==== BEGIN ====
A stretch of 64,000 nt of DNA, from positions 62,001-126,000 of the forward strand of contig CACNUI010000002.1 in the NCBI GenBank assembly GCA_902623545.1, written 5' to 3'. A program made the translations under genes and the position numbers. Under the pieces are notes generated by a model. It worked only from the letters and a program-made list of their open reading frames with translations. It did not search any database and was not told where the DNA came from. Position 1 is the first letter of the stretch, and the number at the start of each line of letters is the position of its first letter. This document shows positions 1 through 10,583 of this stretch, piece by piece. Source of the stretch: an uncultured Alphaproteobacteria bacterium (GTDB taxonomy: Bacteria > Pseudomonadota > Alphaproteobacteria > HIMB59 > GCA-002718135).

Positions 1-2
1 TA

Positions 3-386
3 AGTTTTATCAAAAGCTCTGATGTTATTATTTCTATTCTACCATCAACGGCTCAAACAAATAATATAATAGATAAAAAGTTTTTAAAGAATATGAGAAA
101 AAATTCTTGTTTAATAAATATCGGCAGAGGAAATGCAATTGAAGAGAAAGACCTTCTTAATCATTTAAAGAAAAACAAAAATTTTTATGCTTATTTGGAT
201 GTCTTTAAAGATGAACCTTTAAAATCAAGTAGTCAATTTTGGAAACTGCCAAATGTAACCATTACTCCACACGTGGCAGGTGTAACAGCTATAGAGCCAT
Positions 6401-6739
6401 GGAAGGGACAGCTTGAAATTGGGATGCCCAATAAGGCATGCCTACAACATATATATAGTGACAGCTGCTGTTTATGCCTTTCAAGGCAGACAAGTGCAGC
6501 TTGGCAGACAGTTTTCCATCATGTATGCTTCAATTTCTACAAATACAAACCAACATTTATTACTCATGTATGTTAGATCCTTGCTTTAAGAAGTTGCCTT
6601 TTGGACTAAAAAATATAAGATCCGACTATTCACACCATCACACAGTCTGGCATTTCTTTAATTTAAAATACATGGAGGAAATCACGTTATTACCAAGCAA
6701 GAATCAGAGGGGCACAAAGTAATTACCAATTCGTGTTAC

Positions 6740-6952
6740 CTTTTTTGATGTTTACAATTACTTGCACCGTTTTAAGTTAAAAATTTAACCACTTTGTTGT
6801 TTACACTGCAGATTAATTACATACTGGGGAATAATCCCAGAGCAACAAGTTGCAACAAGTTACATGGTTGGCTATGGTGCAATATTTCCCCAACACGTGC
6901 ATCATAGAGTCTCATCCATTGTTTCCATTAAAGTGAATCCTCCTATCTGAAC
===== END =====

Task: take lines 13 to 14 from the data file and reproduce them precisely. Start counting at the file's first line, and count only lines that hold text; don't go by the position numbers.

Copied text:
Positions 6740-6952
6740 CTTTTTTGATGTTTACAATTACTTGCACCGTTTTAAGTTAAAAATTTAACCACTTTGTTGT